Hamas has used contacts with the Russians to convey the group's perceptions of the conflict with the Israeli occupation, and its desire to mobilise international positions to support the Palestinian cause and refute Israeli accusations of terrorism levelled at the Palestinian resistance. The movement's relationship with Russia may pave the way for it to be involved, rather than excluded, in the political process in the region. Indeed, Russia makes up part of the Middle East Quartet and will help Hamas return to the international scene; something that is difficult while the Trump administration is in office in the US and the right-wing rule Israel.
The mutual interests between Hamas and Russia may lie in the latter's desire to form regional alliances to serve its interests and improve its image in the Islamic world, while the movement is demanding Russia break the siege imposed on the Gaza Strip in 2006.
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This means that Hamas is heading towards the strengthening of its relations with Russia to face the pressure coming from international and regional powers such as the United States and Israel, although the establishment of these new relations with Russia requires the movement to show flexibility in its political positions, in a way that does not contradict its national constants, but it is rather forced to acquiesce in view of the challenges it may face in the upcoming period.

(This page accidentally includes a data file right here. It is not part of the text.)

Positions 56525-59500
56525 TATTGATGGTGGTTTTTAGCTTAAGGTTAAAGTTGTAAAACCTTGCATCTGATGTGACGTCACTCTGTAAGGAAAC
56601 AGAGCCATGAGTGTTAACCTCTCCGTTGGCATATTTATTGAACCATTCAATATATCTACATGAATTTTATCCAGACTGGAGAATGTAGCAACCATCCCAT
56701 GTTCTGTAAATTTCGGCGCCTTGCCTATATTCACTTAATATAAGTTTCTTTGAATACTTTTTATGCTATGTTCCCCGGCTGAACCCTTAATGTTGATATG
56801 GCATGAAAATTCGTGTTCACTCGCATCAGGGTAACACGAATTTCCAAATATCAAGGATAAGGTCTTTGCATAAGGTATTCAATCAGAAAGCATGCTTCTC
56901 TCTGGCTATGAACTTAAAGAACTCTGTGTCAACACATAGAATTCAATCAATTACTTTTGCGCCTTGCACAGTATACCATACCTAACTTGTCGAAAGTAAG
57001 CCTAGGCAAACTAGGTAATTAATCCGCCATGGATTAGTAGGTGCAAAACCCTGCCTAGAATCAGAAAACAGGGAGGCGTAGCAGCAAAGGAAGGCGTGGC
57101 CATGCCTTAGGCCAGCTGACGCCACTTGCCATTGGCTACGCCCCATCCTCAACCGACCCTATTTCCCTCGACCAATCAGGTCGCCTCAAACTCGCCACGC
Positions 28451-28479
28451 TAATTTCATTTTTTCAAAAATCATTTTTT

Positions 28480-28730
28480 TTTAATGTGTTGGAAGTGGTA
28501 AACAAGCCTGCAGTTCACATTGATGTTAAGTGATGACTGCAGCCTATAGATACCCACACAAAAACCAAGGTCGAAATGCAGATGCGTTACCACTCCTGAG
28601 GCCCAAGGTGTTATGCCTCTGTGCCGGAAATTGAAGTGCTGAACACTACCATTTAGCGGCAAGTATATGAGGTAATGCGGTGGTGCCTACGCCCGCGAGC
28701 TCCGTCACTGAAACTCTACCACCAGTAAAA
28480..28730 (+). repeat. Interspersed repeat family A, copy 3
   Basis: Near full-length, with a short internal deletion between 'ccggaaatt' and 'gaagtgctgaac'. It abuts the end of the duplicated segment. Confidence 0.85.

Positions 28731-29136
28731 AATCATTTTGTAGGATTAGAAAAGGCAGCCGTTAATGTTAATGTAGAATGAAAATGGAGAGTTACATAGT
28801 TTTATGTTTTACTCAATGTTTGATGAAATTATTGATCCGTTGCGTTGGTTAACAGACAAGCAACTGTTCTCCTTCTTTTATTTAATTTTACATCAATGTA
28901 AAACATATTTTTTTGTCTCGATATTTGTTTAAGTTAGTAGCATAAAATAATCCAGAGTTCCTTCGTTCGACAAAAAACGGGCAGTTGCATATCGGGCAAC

Hamas should not, however, be very optimistic about the future of its relations with Moscow, some have warned. The latter is part of the international system and any relationship with the movement depends on the extent of its response to the requirements of the peace process, such as its recognition of the agreements of the PLO and Israel. As long as Hamas has turned its back on these pacts, the movement will attain nothing from Russia except pictures with its officials.
In terms of international policy, Russia's positions signal the emergence of Hamas to the international scene, however this comes at a price.